How to Make Scones
- Scone dough, just like pie crust dough, doesn’t like to be played with after the wet ingredients are added. Just mix the wet & dry ingredients until they can be formed into scones.
- Always use cold butter and cut it into small pieces before adding to flour.
- Always, always, always preheat your oven (except for on the rare occasion it doesn’t). If you don’t preheat your oven, the scones will melt slowly as the oven makes its way to 400°F. Preheat and your scones will gain a firm outer crust which will help them keep their shape while they bake.
- Don’t overbake. It’s easy to end up with dry scones and the culprit is overbaking.
Makes 8 scones. Preheat oven to 400F.
- 4 cups flour
- 1 tablespoon baking powder
- 3/4 teaspoon salt
- 2/3 cup sugar
- 1/2 cup (or 1 stick) chilled butter
- 3/4 cup heavy whipping cream
- 2 large eggs
- Zest one orange
- 3/4 cup juice from fresh orange
- 6 ounces blueberries (I place them in freezer overnight before using)
- Extra flour to dust the blueberries & form scones (about 1/4 cup)
Combine dry ingredients.
Cut cold butter into very small pieces and cut into flour mixture with a pastry cutter. Butter should be about the size of peas when you are done cutting into the flour.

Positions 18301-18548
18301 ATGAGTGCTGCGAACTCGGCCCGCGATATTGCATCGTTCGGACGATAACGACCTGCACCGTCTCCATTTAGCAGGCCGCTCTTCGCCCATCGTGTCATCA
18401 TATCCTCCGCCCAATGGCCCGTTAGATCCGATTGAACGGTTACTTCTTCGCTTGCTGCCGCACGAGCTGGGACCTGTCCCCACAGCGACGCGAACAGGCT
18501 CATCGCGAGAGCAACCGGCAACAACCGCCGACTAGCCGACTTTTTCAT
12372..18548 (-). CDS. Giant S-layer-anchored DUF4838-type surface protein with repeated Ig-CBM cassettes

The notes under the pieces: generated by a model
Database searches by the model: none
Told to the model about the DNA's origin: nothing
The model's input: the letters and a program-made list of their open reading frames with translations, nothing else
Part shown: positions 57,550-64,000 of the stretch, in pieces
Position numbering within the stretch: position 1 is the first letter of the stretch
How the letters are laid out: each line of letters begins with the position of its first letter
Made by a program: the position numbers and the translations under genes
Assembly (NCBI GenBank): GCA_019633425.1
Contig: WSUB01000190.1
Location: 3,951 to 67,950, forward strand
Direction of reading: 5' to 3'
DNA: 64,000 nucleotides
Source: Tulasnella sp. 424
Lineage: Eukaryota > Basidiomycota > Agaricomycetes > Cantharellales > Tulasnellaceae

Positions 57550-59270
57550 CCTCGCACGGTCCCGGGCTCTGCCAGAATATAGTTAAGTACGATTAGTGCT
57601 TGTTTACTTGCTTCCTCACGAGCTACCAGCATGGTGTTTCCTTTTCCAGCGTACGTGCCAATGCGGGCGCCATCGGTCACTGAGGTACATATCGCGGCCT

In a separate bowl, whisk together heavy cream, eggs, orange juice, orange zest. Pour wet ingredients into dry ingredients and gently stir just until combined.
Fold blueberries gently into dough.
Form 2 round disks with the dough; consequently, each disk should be about 5 inches around.
Cut each disk of dough into 4 sections for a total of 8 scones. Remove excess flour from scones while placing on a baking sheet sprayed with non-stick baking spray or sheet lined with parchment paper so that the blueberries do not stick to the baking sheet.
Repeat with second half of dough.
Bake at 400 degrees for about 25 minutes or until scones are light golden brown and done in the middle. Cool for about 10 minutes.
- 3 cups powdered sugar
- 1/4 cup juice from fresh orange
- Zest of one orange
Stir ingredients together to make the sunshine-y frosting.
You will want your icing thin enough to run down the sides of the scone but not too runny so you can add orange juice or powdered sugar until you get the consistency that you would like your icing to have.
Finally, frost warm scones with orange icing. And now you know how to make scones. Amen.